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Snowden Asks Putin a Question on Call-In Show

Journalists listen to a speech and a question posed by former U.S. spy agency NSA contractor Edward Snowden, at a media center during President Vladimir Putin's live broadcast nationwide phone-in on Thursday.

U.S. intelligence leaker Edward Snowden, who received asylum in Russia last year, appeared in a video call during President Vladimir Putin's televised call-in show, asking him a question about surveillance in Russia.

Snowden is sought by the United States on charges of leaking secret documents related to surveillance by the U.S. National Security Agency. Speaking in English on a video call, Snowden told Putin that surveillance on citizens has been demonstrated to be ineffective in fighting terrorism and asked him whether the Russian government collected its citizens' data.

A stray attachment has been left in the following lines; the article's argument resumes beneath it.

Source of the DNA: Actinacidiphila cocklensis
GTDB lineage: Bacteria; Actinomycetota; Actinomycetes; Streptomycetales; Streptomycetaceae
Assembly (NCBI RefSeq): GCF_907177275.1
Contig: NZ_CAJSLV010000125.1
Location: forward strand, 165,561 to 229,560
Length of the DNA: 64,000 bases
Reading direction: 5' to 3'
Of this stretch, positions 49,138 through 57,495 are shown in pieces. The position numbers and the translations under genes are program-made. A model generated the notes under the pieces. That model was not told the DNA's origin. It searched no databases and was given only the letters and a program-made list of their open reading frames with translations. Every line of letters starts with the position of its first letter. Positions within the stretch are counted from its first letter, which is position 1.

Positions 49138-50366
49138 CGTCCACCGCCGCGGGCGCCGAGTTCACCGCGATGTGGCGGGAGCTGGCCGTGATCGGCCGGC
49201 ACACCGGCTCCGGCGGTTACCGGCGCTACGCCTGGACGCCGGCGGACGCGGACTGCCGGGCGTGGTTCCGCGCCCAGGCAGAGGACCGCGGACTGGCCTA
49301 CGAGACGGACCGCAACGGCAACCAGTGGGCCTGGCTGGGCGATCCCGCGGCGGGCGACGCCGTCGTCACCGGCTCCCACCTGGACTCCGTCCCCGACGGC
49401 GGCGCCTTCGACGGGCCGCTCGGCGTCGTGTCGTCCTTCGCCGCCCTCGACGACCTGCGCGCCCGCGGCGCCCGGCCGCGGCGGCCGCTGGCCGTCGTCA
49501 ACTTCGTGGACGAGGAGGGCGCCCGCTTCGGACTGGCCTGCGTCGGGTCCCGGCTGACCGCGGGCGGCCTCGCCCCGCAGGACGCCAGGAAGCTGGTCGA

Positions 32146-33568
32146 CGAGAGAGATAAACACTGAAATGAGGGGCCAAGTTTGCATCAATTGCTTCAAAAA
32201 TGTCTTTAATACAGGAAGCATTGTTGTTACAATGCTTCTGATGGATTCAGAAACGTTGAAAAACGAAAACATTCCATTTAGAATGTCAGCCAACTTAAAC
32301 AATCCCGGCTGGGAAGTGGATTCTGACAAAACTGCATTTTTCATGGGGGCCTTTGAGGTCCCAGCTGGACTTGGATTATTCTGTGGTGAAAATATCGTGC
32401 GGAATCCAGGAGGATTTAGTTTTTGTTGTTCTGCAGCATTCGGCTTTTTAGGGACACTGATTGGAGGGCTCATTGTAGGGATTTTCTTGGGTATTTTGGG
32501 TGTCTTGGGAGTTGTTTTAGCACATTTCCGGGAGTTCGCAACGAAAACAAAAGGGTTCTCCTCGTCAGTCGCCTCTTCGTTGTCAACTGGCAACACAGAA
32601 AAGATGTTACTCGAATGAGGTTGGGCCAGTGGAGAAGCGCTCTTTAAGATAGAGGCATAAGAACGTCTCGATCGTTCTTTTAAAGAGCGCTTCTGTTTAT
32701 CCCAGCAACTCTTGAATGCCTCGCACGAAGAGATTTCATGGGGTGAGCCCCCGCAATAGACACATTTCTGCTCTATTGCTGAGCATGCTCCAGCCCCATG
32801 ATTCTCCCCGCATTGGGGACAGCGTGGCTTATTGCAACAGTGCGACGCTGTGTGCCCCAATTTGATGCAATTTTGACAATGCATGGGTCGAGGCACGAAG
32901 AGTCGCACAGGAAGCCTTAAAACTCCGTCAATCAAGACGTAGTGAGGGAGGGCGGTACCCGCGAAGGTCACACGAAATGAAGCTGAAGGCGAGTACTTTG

After one of the show's hosts translated the question for Putin — who said American English was "a bit different" — Putin said such surveillance on citizens was not carried out "on a mass scale." He also said a court order was needed.

Putin added that Russia's security services were under the strict control of the government and the population.

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